Is it the same thing with fantasy literature?
I remember the first fantasy novel I tried to write (probably about twenty years ago now. It was really bad, I mean really bad. First off, I didn’t research anything; instead, I just kind of ran with what I felt was right. The hero was an archer and used a longbow (I knew nothing about longbows either and it showed). He also had a longsword, and—again—knowing nothing of longswords and sword-fighting—my fight scenes were complete crap. In fact, the whole novel was an abysmal failure. I didn’t even finish it. On some level, I think I realized that I couldn’t just fake my way through stuff that I knew nothing about, and I didn’t want to do the research. Research wasn’t fun back then (it is now, but you develop discipline with time and your interests evolve).
I knew I had a proverbial mountain to climb, and when I finally did start researching sword-fighting it was many years later and almost by accident. I was on G.R.R. Martin’s webpage and he had a listing for source books that he had used to learn about sword-fighting. I figured I could do far worse than to emulate the amazing Mr. Martin, so I bought what looked like the best one on Amazon, John Clements’ Medieval Swordsmanship and proceeded to dig into it. Turns out I was right: I knew nothing about sword-fighting and most of what I thought I knew was wrong.
I loved this book. I’ve read it twice now and will read it again. It shattered my beliefs and exposed most of them for myths. Turns out, warriors didn’t like using their swords to parry other swords (doing so blunted or destroyed them); and if they did, they certainly didn’t use the edge. I also learned about the high, middle, and low guard positions (There were guard positions?). Previously, I always imagined you just held the sword loosely in front of you, pointy end toward your opponent. I don’t know why I was surprised, it’s the same thing in Karate, you rarely just stand there; instead, you assume fighting stances, from which you are well balanced and can easily strike out at your opponent. There’s a scene in the movie Kingdom of Heaven when Godfrey de Ibelin (Liam Neeson) corrects his son, Balion (Orlando Bloom), and orders him to use the high guard instead of the middle guard. This movie is one of the rare gems in Hollywood that get it right for a change. The high guard looks silly to our untrained eye, but it isn’t wrong; in fact, it’s very practical, but you’d never know that without researching real sword-fighting.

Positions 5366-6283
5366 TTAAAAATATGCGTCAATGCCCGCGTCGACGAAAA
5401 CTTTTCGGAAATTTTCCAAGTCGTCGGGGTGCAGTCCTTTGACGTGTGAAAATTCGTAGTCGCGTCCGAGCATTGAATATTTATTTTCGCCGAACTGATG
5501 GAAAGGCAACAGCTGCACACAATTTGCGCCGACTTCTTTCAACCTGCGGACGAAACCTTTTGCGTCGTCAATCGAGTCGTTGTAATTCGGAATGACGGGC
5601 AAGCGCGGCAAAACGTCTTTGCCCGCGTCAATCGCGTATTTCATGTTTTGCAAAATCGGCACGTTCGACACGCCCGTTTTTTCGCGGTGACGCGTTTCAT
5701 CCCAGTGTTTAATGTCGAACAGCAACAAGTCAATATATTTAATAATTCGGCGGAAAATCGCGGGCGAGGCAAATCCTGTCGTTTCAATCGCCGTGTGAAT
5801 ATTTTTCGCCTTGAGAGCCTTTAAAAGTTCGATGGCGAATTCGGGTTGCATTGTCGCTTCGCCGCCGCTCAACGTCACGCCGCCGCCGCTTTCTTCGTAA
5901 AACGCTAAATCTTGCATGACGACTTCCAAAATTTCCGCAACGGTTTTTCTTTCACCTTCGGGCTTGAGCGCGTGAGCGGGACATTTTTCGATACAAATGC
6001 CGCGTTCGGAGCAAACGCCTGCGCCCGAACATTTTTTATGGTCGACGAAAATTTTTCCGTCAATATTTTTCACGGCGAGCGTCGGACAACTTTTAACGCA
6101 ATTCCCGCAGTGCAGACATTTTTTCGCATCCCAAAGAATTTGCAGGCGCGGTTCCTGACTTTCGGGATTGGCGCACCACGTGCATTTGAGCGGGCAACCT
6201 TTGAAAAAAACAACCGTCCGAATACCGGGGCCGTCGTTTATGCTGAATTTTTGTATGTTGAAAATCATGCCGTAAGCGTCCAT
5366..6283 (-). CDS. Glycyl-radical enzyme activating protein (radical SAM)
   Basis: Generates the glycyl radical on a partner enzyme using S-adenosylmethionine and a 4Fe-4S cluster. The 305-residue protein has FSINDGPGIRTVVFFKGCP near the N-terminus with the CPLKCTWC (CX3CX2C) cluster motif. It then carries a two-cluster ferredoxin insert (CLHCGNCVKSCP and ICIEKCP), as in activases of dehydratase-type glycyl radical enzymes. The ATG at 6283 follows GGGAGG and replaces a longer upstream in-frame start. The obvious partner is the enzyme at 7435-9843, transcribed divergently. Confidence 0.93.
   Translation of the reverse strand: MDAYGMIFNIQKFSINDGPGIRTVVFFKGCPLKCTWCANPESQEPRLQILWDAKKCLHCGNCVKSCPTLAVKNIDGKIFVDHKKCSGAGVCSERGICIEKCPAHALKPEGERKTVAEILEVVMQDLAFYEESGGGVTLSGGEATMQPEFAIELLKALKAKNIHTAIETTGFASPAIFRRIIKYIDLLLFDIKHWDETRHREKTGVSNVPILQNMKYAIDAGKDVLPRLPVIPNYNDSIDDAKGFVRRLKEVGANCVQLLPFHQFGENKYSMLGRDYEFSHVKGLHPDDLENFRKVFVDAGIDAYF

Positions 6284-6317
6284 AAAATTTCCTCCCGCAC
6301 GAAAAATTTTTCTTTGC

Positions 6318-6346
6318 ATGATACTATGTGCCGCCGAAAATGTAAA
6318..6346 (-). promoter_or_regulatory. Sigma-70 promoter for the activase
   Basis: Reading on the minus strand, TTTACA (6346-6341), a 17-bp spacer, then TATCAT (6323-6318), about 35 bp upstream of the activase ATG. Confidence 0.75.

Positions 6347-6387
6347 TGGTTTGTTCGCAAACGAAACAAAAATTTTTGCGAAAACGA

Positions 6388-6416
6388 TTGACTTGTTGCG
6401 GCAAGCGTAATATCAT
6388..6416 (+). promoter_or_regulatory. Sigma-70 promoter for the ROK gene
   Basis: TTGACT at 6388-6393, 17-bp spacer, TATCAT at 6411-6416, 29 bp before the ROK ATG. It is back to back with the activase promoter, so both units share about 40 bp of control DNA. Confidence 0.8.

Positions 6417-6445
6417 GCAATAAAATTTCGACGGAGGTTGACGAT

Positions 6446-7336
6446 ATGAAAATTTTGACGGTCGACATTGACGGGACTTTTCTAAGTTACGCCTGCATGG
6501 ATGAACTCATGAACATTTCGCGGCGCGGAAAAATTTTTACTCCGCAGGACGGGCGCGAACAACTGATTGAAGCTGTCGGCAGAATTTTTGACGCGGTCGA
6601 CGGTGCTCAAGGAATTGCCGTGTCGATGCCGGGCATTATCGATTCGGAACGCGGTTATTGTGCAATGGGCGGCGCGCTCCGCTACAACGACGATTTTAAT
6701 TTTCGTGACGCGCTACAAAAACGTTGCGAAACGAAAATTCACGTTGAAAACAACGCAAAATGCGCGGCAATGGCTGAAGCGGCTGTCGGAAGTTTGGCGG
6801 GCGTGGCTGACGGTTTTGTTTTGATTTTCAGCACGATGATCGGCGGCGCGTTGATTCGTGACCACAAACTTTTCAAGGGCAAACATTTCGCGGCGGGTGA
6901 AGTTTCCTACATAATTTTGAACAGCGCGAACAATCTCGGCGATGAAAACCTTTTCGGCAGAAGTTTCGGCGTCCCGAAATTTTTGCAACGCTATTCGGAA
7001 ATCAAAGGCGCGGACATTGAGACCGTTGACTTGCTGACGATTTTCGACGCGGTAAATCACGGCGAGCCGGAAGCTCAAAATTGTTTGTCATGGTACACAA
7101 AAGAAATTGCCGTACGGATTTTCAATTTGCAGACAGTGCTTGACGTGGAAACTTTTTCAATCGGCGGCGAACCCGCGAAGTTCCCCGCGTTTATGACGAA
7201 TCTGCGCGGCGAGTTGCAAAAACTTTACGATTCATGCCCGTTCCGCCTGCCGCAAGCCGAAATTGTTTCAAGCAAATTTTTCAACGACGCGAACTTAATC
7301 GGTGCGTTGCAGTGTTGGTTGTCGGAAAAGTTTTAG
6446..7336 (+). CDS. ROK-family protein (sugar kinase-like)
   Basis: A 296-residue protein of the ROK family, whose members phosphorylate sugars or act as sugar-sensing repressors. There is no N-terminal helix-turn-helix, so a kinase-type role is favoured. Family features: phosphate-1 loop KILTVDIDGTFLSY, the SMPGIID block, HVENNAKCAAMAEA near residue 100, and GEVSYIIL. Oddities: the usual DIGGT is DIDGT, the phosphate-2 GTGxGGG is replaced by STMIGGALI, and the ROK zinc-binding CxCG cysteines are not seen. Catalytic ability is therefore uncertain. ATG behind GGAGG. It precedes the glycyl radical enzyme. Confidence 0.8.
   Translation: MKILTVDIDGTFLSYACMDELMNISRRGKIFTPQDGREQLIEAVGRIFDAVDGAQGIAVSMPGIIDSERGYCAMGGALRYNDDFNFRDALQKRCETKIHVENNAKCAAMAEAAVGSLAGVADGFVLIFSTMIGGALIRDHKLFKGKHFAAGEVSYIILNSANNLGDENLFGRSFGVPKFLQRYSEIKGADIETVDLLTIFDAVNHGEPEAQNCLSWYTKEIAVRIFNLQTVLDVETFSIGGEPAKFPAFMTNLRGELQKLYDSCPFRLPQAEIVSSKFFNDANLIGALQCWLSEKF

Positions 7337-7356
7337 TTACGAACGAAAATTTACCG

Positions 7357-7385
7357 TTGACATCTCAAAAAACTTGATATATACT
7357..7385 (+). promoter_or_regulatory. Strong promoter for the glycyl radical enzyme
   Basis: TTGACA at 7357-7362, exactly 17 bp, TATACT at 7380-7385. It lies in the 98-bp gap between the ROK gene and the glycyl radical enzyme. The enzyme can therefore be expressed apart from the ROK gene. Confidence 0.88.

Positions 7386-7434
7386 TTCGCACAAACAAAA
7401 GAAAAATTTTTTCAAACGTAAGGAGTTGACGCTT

And the research was truly an eye-opening experience. You parry with the flat of the blade, not the edge; you rely on low strikes and rising cuts to your opponent’s arms and legs far more often than you try to lop off his head; and, straight and angled thrusts while parrying are critical if you want to survive. Again, we do the same thing in karate: when you’re advanced enough, you punch through your blocks. Medieval combat was fast and lethal. If it didn’t work, you didn’t learn it or use it. As it turns out, medieval sword-fighting was far more sophisticated than I imagined. I don’t know why I was so surprised. After all, knights drilled constantly.